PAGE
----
It’s Tuesday morning, I’m on my way into The Big Smoke, with the topic of conversation between myself and myself this morning being on false dawns and fabulous successes when it comes to young players. I can tell you one thing right now: I couldn’t spot a superstar at a young age if I tried.
I’m not talking really young here. There are people who watch the under-18s, see players regularly and often are able to make comments about players who are quite spectacular in the youth ranks, who then go on to make fantastic careers at usually another club but very occasionally at Arsenal.
Why am I thinking about young players? Well, it’s probably obvious to you, because of the rise to prominence of Iwobi. But I thought I’d spell it out anyway. You see, I thought that Iwobi looked OK, but I didn’t envisage him smashing down the door and pushing himself front and centre for a first team starting birth this season. I wasn’t even sure that he’d ever make it. He’s got the physicality, but on the few times I’d seen him it looked like he had a bit of the Jay Emmanuel-Thomas’ about him. Tall, strong, talked of highly within the youth ranks at the club but ultimately, he was never going to make it and became another player with whom Arsenal could cash in after a few loans.
That’s what tends to happen with most of our loan players and I thought that Iwobi would be another one. But so far, particularly in the last three games, so good. He has also looked good in the FA Cup games he’s been asked to play in, so perhaps this promotion he’s had isn’t entirely unexpected, albeit most welcome.
But his work isn’t done, not by a long shot, oh no. It’s lovely for us to think that a home-grown 19-year-old could establish himself as a significant player for Arsenal for years to come, but we’ve had plenty of false dawns in the last ten years, so I hope your excitement over the young Nigerian international is tempered like mine.
Remember Craig Eastmond? He made a couple of decent appearances for the first team, then realised he liked Nando’s more than anything in the world, was barely seen again after a brief sojourn as a first team player.
Or how about Bendtner? He looked very impressive at 18, yet we all know how that turned out, which in hindsight given the personality is probably quite obvious.
Incidentally, a number of years ago I went to an Arsenal reserves versus Spuds reserves a number of years ago, with a few players on show that you might remember. Fabrice Muamba, Alex Song, Arturo Lupoli and Bendtner. The two that stood out that day were actually Muamba and Lupoli and I remember hearing out of Stevenage’s ground saying to a few mates that I thought both of those players had it in them to make the first team one day. As it was, the two that were fairly anonymous were the ones that broke through, albeit without any major success and eventually moving on.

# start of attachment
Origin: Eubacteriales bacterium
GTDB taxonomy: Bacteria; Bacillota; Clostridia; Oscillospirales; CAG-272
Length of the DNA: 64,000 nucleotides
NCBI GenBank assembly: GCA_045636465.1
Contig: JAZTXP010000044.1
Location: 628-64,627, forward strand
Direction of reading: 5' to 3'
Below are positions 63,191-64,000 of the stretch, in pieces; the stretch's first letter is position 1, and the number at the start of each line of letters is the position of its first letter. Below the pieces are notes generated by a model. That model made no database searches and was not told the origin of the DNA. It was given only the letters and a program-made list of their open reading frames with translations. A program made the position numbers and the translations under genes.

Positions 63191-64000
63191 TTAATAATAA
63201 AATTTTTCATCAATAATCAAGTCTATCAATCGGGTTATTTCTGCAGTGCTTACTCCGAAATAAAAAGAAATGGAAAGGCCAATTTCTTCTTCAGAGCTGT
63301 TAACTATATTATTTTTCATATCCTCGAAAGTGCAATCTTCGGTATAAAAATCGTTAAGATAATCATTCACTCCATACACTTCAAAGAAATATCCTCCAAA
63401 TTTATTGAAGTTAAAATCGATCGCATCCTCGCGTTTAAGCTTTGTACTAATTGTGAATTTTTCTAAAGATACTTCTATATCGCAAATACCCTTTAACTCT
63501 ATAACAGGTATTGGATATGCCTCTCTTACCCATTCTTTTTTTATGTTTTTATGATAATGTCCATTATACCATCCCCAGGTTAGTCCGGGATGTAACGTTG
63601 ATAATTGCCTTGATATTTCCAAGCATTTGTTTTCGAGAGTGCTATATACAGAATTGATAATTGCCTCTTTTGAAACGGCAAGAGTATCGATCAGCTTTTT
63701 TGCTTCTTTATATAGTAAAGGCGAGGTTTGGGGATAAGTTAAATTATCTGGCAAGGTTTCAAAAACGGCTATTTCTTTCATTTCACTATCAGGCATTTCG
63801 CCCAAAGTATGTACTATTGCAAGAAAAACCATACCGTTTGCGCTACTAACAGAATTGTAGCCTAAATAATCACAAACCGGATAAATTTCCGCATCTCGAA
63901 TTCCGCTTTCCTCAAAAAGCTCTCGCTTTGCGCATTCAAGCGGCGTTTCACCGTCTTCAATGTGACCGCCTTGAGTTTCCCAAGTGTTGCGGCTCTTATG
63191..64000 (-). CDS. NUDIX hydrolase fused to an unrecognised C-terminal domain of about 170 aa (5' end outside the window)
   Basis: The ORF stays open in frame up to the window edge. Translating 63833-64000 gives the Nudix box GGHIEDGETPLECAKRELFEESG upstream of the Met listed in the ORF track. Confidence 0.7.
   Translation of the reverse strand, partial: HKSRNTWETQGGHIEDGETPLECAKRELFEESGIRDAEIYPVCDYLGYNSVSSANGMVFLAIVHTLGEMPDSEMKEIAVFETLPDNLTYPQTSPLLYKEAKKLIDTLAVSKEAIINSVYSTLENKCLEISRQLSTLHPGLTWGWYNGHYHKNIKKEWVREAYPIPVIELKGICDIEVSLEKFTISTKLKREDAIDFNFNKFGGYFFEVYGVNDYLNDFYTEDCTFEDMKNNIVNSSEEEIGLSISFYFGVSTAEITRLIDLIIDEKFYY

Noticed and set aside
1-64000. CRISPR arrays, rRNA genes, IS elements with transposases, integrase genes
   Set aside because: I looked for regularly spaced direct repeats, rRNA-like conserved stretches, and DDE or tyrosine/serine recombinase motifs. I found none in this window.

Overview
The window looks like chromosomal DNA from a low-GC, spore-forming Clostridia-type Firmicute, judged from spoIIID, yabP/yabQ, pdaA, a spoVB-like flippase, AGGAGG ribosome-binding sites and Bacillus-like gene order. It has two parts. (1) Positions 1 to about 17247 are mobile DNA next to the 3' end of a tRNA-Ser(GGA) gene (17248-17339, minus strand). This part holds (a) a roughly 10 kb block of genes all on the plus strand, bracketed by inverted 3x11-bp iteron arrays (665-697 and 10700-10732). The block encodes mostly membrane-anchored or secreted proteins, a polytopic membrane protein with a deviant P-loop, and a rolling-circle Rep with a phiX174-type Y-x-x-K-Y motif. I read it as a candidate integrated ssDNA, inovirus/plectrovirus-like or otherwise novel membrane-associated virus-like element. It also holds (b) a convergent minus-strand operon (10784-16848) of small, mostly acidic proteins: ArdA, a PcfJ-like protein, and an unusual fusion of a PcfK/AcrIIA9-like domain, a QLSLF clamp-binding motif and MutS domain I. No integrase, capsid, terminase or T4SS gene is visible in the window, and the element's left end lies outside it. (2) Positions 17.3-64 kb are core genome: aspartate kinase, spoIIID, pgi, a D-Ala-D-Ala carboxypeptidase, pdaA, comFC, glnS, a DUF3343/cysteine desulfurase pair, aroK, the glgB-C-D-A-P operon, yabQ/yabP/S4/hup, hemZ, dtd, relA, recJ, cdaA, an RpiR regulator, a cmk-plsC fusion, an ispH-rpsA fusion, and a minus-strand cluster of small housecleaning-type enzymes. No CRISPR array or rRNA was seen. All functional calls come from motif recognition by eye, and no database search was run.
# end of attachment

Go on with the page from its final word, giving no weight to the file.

So all this is to say that I’m really quite pants at predicting whether players are going to make the grade or not. Iwobi has the potential and is showing the application, but he needs to now demonstrate consistency, humility and probably the ability to bounce back in the face of adversity. We all remember the curious case of Emmanuel Frimpong. I was talking to Steve and Giles in the pub before the Watford game about young players who have been highly thought of in recent past, and do you know who they told me was one of the most highly rated of recent times, by the club and management? Yep, that man who makes up words and turns them into a brand, which became more important than keeping his focus and humility and now the result is that he’s plying his trade overseas somewhere.
I hope Iwobi uses those stories of former failures as a decent case study to ensure he established himself before he starts to get his swagger on. Earn your stripes through application and humility, then when you’ve proven you can do it on a regular basis, by all means bust out a clothing line for teenagers to flock towards in their thousands.
The good thing Iwobi has on his side is that we will probably not find ourselves in a title race within the next couple of games if Leicester keep picking up 1-0 wins, so the pressure will be off and he’ll be in a team who have little to play for, so the pressure will be off him to make the most of every single touch he gets. On Saturday he picked up the ball twice in defensive territory in my corner of the ground and was a little hurried in two clearances straight to Watford players. There was a couple of sighs around me because we were only 1-0 up at he time, but that little passage of play where he lacked composure will have been forgotten by most and not even seen by many. That sort of thing happens to a young footballer all the time, but it’s how he then reacts to that disappointing little passage of play, that will define his development. It would be easy to have just steered clear of the ball for a couple of minutes after you’ve lost it, but within a minute and a half of his second misplaced pass, he was on the ball again and I think distributed it to Özil to start another attack.
Football can be a lot about the little victories as much as the fantastically taken goals. Little passages of play in which a play can build his confidence allow them to build up to doing things that create chances. The best players in the world ignore the mistakes they make and quickly try to eradicate the memory of them straight afterwards. That’s a positive in Iwobi that I saw on Saturday and I hope it’s something that will remain with him throughout his career.
Oh, and don’t get injured, let’s not forget that particular issue.
Righto, you’ve read enough of my prattling on for another day, so I’m off into a tunnel. Smell ya later.
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